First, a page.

globalization will lead to increasing competitive pressures, making it more costly for individuals and firms to discriminate (Becker 1971). Second, expanding trade will boost job opportunities, increasing the number of women being absorbed in export-oriented industries (Cagatay and Berik 1990 Wood 1991 Joekes 1995 Anker 1998 Standing 1999 Ozler 2000). If the greater demand for female labor increases women���s relative wages, the gender wage gap will decline.1 Third, insofar as trade spurs economic growth with increased investments in infrastructure and improved availability and quality of public services, gender disparities in human capital would tend to fall, and with them the gender wage gap (World Bank 2001). However, globalization may also worsen the gender wage gap. First, stan- dard trade theory predicts that trade will adversely affect the compensation paid to the relatively scarce factors of production in the economy. If female workers in developed economies have lower average skills than male workers do, then the wages of female workers will fall more than those of male workers as trade with developing economies increases. This skill effect would increase the gender wage gap. The opposite is true for developing economies��� their gender wage gap should decrease with increases in trade. Second, globali- zation through increasing competition may weaken the bargaining power of workers, especially of female workers if they are disproportionately employed in sectors increasingly competing on the basis of ���cheap��� labor (Seguino 2005). Third, there are complicated linkages between the traded sectors and other sectors in the market economy, as well as between the market economy and the unpaid household economy, where women are the main workers (Fontana and Wood 2000). For instance, if trade leads to more occupational segregation or less leisure time for female workers, women may be less motiv- ated to pursue a life-long career, thereby increasing the gender wage gap. Only a few country studies have looked at the impact of trade and foreign direct investment (FDI) on the gender wage gap, and most suggest that more trade and FDI reduce the gap (Fontana and Wood 2000 Garc����a-Cuellar �� 2000 Artecona and Cunningham 2002 Berik, van der Meulen Rodgers, and Zveglich 2004 Black and Brainerd 2004).2 The country studies look at the impact of trade and FDI on the overall gender wage gap (raw wage gap) or the unexplained gender wage gap (residual wage gap). This study contributes to this literature in three respects. First, it is a large cross-country study of the impact of globalization on the gender wage gap.3 Second, it employs the rarely used ILO October Inquiry database, the most far-ranging global survey of 1. However, if the increased employment for women is mostly low wage and low skill, the total gender wage gap could increase (Hunt 2002 Blau and Kahn 2003 Olivetti and Petrongolo 2006). 2. Insofar as globalization affects market structure, some country studies suggesting that deregulation, market power, and transition affect the gender wage gap are also relevant (Brainerd 2000 Black and Strahan 2001 Hellerstein, Neumark, and Troske 2002). 3. The move from country- or industry-specific analysis to cross-country analysis is useful because the impact may vary across country characteristics, such as level of economic development, and because the impact may extend beyond an individual industry, due to externalities and spillovers. 142 T H E WO R L D B A N K E CO N O M I C R E V I E W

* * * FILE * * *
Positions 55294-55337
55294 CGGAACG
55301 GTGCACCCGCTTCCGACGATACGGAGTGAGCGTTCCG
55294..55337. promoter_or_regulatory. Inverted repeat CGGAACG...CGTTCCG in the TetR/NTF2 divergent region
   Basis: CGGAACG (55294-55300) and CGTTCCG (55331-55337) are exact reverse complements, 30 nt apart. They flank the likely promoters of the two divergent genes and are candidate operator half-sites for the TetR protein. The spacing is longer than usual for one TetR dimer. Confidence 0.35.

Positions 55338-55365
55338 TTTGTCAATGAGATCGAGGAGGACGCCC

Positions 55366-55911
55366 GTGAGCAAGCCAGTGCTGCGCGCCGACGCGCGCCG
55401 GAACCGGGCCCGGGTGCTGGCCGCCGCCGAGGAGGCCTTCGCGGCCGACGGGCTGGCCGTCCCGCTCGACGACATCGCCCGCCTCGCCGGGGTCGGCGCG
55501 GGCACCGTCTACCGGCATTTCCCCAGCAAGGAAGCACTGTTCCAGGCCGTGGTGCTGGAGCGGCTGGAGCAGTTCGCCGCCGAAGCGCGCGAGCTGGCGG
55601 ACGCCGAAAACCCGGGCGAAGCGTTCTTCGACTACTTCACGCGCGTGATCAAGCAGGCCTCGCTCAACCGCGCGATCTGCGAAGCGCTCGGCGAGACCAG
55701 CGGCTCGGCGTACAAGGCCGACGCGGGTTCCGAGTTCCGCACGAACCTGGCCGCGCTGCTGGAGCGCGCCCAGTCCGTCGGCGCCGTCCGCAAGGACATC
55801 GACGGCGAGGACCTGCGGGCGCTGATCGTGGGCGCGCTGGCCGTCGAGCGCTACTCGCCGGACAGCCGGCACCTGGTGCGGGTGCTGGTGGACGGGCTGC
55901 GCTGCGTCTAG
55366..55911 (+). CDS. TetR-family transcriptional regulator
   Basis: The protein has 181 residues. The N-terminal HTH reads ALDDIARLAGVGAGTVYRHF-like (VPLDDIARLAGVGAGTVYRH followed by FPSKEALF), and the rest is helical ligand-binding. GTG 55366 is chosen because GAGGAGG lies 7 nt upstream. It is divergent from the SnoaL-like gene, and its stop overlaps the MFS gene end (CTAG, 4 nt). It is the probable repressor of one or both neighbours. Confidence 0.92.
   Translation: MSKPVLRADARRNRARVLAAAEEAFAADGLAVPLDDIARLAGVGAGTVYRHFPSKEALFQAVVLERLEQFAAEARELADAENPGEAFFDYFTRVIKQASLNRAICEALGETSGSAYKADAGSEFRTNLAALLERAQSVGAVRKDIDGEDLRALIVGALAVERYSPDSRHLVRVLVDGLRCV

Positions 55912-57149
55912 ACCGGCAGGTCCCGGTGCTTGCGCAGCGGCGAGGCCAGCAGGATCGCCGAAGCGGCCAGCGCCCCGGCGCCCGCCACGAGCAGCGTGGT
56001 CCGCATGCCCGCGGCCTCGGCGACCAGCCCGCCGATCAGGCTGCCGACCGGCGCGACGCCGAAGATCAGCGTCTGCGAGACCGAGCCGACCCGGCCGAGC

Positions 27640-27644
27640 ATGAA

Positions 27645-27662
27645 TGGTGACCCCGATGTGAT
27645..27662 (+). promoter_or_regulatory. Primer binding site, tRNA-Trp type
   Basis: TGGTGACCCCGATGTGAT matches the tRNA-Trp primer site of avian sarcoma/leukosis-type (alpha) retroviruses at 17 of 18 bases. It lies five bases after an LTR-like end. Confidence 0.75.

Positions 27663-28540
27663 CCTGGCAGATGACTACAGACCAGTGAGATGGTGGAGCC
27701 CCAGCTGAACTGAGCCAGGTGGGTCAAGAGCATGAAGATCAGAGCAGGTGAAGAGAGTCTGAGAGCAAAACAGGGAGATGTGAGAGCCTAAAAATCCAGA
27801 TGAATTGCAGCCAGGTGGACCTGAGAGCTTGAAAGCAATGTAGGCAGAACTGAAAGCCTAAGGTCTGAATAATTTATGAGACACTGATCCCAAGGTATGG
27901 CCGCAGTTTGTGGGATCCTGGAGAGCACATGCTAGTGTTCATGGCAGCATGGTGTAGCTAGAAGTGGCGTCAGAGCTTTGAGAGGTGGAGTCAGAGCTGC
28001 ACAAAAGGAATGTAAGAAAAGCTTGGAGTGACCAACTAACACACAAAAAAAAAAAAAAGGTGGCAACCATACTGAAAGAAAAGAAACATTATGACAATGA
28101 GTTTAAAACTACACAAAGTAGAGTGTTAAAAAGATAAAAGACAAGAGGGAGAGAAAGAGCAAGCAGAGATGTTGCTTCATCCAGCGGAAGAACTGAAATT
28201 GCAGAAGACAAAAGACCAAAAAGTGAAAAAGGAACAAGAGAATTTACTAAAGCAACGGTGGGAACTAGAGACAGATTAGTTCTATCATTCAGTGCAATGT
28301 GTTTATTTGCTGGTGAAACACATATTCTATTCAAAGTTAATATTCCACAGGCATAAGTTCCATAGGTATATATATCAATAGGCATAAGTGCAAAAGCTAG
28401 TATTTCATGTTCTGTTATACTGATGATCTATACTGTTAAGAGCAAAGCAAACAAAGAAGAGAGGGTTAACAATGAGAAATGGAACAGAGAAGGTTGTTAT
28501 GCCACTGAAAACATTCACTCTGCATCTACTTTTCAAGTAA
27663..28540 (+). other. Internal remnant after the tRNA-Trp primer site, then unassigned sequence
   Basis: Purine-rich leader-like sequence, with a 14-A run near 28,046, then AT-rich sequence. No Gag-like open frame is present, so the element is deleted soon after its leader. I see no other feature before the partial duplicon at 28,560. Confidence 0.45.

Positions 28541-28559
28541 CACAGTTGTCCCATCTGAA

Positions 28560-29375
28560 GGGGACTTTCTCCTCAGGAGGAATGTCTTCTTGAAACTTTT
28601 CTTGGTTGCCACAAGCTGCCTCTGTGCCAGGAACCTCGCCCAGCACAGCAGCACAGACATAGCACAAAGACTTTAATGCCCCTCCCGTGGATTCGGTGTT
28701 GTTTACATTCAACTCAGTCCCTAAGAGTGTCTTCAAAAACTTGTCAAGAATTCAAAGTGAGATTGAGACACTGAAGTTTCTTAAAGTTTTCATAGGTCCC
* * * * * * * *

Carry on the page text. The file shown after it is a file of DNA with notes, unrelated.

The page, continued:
wages with information on the gender wage gap in 161 narrowly defined occu- pations in more than 80 countries for 1983���99 (International Labour Organization various years). And third, it focuses on the within-occupation gender wage gap (occupational gender wage gap), which is analytically and empirically related to the commonly used raw and residual wage gaps. Section I introduces the ILO October Inquiry database and discusses the occupational gender wage gap as an alternative indicator of gender wage inequity. The occupational gender wage gap is analytically and empirically related to the commonly used raw wage gap and the residual wage gap. Section II discusses the extent to which theories about the impact of globaliza- tion on the gender wage gap are also relevant for the occupational gender wage gap and includes a descriptive analysis of the occupational gender wage gap around the world, particularly its relationship with economic development, trade, and FDI. Section III uses a regression framework to examine whether globalization reduces the occupational wage gap. I. T H E I L O O C T O B E R I N Q U I R Y A N D T H E O C C U P A T I O N A L G E N D E R WA G E G A P A S A N I N D I C A T O R O F G E N D E R WA G E I N E Q U I T Y The data for this study were derived from the ILO October Inquiry, which col- lects information on pay (wages, earnings, and hours of work) across detailed occupations at the four-digit International Standard Classification of Occupations (ISCO88) level. The scope of the ILO October Inquiry has been increasing since its inception in 1924, both in country coverage and in number of occupations included. In gender breakdown, the 1983���99 data are the most extensive, providing information on pay for men and women across 161 occu- pations and 83 countries. However, the number of occupations varies across years for each country, and most countries do not report for each year. The supplemental appendix provides a detailed description of the database (avail- able at http://wber.oxfordjournals.org/). With the ILO October Inquiry data, it is possible to look up the occu- pational gender wage gap���the female���male wage difference within an occu- pation for a given country and year. The ILO October Inquiry does not contain information on employment within occupations, and the data cannot be used to measure the average gender wage gap across workers or to estimate the impact of globalization on female and male employment.4 Before analyzing the occupational gender wage gap, the occupational wage gap must be shown to be a useful indicator of gender wage inequity, alongside 4. It has been suggested that sectoral employment weights from other data sources could be used to derive an aggregate gender wage gap. However, for many countries, there are not enough observations with female���male wage data across (even broad) sectors to get a good measure of the overall gender wage gap. Oostendorp 143